Schoettler said the developer will pay for and complete the extension of Wright Street to Kamm Avenue in exchange for seven vacant lots that are northwest of Wright Street and La Vista Avenue. Those lots are currently used for a small ponding basin and pocket park, but will be turned into housing lots by the developer.
City council eventually approved the subdivision on the condition that the developer make the pocket park larger, remove the plan for tree-lined streets to add more space to the home lots and that city staff come up with a plan for traffic mitigation at Wright Street and Kamm Avenue that is approved by city council.
Councilmember Linda Launer and Mayor Maribel Reynosa both expressed their concerns over lot sizes and traffic congestion in the neighborhood. Launer said that the area is already crowded as-is due to limited street parking.
She suggested the development not include tree-lined streets because that creates a strip of grass between the sidewalk and the street, taking up space that could be used for other purposes.
“That creates a congested area,” Launer said. “I like the greenery and the trees, but I think we need to really start thinking about that and then possibly trading off that little strip for either more in the property line, or more in the street, so that the streets don’t look like you’re trying to dodge a car going down the road.”
Further, council members noted that residents would have to care for the trees, and without a Homeowners Association (HOA) to enforce that, they were worried the landscaping would not be well taken care of.
With the smaller lot sizes — which are not favored in many cities — council members noted that yards would likely be smaller, making it difficult for children to have a space to play outside. To address that, Schoettler said he would propose to the developers that they take away two lots slated for homes next to the pocket park to extend its size; it was originally planned as 6/10 of an acre.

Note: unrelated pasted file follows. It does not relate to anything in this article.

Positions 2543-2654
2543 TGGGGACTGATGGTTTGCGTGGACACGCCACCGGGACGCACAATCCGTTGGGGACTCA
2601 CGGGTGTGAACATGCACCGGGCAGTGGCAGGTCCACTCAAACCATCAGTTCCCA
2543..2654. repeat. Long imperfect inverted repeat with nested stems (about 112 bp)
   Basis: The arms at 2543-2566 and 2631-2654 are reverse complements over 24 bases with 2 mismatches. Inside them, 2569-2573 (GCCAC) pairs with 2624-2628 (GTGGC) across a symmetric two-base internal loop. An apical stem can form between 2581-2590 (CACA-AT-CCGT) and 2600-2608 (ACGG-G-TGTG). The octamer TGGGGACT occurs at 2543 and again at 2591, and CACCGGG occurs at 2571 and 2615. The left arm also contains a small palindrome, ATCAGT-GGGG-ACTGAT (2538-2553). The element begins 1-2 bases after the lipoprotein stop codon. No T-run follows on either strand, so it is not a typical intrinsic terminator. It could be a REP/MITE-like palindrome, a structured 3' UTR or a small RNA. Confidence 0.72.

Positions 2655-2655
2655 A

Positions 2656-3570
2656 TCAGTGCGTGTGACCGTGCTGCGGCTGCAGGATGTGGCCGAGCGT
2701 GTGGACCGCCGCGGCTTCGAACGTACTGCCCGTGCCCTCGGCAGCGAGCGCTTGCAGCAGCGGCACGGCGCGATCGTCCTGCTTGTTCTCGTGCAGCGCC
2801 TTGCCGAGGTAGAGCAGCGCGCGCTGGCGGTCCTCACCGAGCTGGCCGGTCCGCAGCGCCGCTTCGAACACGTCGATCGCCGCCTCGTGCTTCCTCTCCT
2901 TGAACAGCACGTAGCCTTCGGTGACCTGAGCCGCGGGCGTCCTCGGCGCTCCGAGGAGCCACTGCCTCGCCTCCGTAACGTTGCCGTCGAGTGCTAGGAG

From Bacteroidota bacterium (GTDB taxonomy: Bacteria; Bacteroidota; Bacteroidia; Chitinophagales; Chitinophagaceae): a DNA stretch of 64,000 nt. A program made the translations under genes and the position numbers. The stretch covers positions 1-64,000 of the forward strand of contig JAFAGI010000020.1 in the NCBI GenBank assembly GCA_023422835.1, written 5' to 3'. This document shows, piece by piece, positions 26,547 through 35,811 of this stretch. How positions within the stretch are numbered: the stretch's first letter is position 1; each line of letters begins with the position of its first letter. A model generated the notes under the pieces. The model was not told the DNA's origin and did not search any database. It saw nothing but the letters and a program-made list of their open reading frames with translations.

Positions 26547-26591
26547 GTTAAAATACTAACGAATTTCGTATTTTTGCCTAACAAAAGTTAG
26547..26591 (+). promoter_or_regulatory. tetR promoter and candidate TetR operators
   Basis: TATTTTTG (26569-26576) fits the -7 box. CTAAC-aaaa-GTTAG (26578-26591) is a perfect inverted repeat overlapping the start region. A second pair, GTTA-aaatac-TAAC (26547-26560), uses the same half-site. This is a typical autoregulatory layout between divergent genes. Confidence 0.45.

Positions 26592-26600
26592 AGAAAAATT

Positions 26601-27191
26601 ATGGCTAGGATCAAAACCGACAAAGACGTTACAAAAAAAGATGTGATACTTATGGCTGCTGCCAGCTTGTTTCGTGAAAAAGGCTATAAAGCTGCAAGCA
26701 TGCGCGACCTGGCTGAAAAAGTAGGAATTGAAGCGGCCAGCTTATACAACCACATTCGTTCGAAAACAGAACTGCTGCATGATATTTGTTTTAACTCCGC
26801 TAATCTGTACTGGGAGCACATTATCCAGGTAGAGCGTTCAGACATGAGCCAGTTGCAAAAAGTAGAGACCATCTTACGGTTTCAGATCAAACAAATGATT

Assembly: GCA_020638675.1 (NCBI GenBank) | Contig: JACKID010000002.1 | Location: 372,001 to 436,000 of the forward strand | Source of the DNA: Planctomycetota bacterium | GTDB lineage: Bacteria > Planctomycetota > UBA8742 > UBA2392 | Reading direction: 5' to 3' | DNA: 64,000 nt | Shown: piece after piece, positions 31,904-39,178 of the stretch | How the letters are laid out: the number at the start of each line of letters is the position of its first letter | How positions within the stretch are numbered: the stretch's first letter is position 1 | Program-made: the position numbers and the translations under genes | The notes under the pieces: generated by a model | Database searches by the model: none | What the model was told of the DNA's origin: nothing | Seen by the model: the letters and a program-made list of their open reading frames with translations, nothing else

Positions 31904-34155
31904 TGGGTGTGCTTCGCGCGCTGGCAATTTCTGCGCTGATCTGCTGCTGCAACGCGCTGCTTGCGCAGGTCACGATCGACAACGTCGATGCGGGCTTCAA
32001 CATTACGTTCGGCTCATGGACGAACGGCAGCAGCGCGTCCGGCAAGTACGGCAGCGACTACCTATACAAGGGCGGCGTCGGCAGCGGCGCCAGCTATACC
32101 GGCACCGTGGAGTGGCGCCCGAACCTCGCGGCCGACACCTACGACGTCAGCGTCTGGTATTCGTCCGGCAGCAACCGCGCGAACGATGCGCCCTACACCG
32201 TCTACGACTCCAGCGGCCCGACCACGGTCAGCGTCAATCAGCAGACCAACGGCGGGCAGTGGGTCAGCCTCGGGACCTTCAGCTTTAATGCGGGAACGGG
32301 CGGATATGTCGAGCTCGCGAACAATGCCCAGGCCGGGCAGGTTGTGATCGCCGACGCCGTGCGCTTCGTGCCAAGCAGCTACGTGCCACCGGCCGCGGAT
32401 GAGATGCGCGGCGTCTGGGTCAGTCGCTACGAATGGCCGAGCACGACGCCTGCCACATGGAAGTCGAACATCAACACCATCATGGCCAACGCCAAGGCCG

“We’d want to hear the developers’ reaction to that, because they weren’t expecting it before now,” Schoettler said. “Other than that, the smaller lots are coming; we’re seeing them in every city we work for.”
Reynosa said she was also worried about storm drainage with the removal of the ponding basin, as well as traffic flow along Kamm Avenue with the extension of Wright Street.
City engineer Jason Watts said that the removal of the ponding basin would not be an issue, because it was only built as a temporary solution when the surrounding neighborhoods were developed. He said the city already has a storm drain pipeline in the area that is built to collect storm runoff from the entire subdivision and the current development will not pose an issue.
Although the city never connected the existing neighborhood to that pipeline, the developer will do that as part of its acquisition of the lots in that area, saving the city resources it can use on other infrastructure development.
“The developer as an exchange, they’re going to be getting lots for this, but they’re also fixing a nuisance and a problem that we currently have,” Watts said.
Regarding traffic at the future intersection of Wright Street and Kamm Avenue, Watts said he can create a traffic pattern that mitigates Reynosa’s concern, which is that the intersection of O Street and Kamm is very close to where Wright will connect with Kamm and collisions could increase. Watts said the city can put an island median in the road so that anyone on Wright can only turn right onto Kamm.
As part of the development approval, the city council will have final say on those mitigation efforts when the time comes.